Pétur Ó Einarsson is the Head of Human Resources at the Financial Management Authority (FJS). He is 57-year-old from Reykjavík, a husband, father, and grandfather. Pétur became interested in human resources management early in his career when he worked for Landsbankinn as a training manager. Alongside working for Landsbankinn, Pétur completed a BSc degree in Business Administration, subsequently completing a master's degree in Human Resources Management. Since 2008, he has worked as the Head of Human Resources at FJS.
The activities and functions of FJS are diverse and extensive. Pétur describes FJS as a service and knowledge driven workplace.
“FJS is a workplace full of challenges and opportunities because the changes and demands of both the internal and external environment have never been greater. FJS has much wealth in the knowledge of the staff, their skills, communication skills and general good spirit. In my opinion it is a good workplace, with excellent people who make an effort to do a good job.”
Workplaces Compete for Qualified and Good Staff
The main priorities of FJS in human resources are teamwork, job satisfaction, mutual respect and maintaining a good working environment.
“It may sound a bit cliché, but it is simply true that qualified staff, their ambition, knowledge, and drive are the keys to successful management and good service. Workplaces are in competition with each other for qualified and good staff and to keep them to achieve their goals.”
“The workplace is almost like our second home. All employees have the right to feel good at the workplace, and no one should be anxious about coming to work or having to tiptoe around other colleagues.”
Pétur says there must also be understanding and flexibility during times when it is really needed. FJS therefore has a specific policy on the integration of private life and work.
“Flexibility is something that our staff have always been happy with at FJS and receives good ratings in HR Monitor and the Organization of the Year survey. Trust and fairness need to be prioritised in the workplace and must be reciprocal. Of course, there must be a certain framework or discipline in the workplace, but human values and respect must always be at the forefront.”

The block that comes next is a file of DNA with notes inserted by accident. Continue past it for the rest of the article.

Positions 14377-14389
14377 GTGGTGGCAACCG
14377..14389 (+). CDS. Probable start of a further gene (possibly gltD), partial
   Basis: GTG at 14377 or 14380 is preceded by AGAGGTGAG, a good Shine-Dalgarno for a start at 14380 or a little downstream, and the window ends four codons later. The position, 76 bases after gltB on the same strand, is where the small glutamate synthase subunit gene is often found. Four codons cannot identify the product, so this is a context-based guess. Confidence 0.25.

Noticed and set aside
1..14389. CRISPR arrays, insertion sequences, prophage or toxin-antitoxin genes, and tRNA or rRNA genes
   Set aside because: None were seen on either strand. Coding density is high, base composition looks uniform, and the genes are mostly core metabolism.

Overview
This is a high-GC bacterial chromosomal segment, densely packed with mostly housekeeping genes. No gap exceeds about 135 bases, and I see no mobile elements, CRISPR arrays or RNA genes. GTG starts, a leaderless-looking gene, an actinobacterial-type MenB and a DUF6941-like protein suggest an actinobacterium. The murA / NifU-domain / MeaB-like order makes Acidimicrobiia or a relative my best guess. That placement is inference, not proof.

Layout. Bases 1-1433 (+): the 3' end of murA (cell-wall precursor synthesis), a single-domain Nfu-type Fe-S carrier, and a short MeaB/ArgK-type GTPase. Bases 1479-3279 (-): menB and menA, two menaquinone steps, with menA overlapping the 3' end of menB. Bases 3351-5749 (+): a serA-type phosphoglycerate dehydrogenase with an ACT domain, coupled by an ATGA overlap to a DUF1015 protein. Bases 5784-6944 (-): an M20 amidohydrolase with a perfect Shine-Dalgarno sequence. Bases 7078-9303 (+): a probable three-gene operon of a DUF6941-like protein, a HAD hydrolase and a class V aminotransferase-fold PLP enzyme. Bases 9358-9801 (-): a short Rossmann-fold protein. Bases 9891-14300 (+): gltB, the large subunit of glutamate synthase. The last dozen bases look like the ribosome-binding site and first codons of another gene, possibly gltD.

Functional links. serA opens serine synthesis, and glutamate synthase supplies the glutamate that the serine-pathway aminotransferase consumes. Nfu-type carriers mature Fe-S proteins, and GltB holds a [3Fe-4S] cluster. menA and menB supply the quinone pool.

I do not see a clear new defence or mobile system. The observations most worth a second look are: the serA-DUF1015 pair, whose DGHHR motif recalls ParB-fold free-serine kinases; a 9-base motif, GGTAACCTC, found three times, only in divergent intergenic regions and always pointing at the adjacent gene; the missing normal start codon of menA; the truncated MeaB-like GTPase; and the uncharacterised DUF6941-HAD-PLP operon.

Irregular Internal Surveys Were Not Enough
FJS has made use of HR Monitor since the beginning of 2017.
“Starting to use HR Monitor was a great improvement. Prior to it we had only carried out internal surveys irregularly and found out attitudes and wishes of employees through annual staff interviews, staff meetings and the Organization of the Year survey. This was simply not enough, and we found that we had to do better.”
“We needed a powerful and flexible tool to be able to make assessments on a regular basis and analyse specific things when there was a need to. We found HR Monitor, which fulfilled this need. It is a management tool that has served us very well.”
In which ways have the HR Monitor results proven useful to you?
“All of the results are interesting, but especially interesting are results from certain key questions that we ask regularly and to delve into developments, why the answers are changing and to act if there is a need, for example with further analysis or policy change. Heads of departments always review the results of each survey with their colleagues, and often, various issues are addressed.”
A Revolution of Attitudes in the Labour Market
Pétur shares that the last few months and years have been eventful at FJS, as well as in the labour market as a whole.
“More accurate would be to talk about a revolution, rather than changes. A revolution in attitudes. Increased flexibility and allowances for working remotely, better working hours, open workspaces, jobs without locations, and a shift in focusing on results rather than presence. Also of course, an increase in electronic service channels and all kinds of automation possibilities.”
“Employers, trade unions and the legislator all have a great responsibility to adapt this new reality to collective agreements and labour law, and it must happen as soon as possible. The FJS, like other workplaces needs to adapt to new ways of organizing and managing the workplace. That is the challenge we are facing and measuring factors relating to human resources and employee attitudes is an important part of that process.”
What is your vision for human resources and personnel matters at FJS?
“I want to see FJS as a modern and task-oriented, not presence-oriented, workplace. That the freedom of employees to do their tasks is as flexible as possible without ever losing sight of our service role. I want to see a working environment where our employees see opportunities and take the initiative to seek continuing education and professional development. I want the working environment to be people-oriented and for staff to experience safety and wellbeing at work. That they see purpose in and are proud of their tasks and projects. Finally, that they are proud to work at the Financial Management Authority.”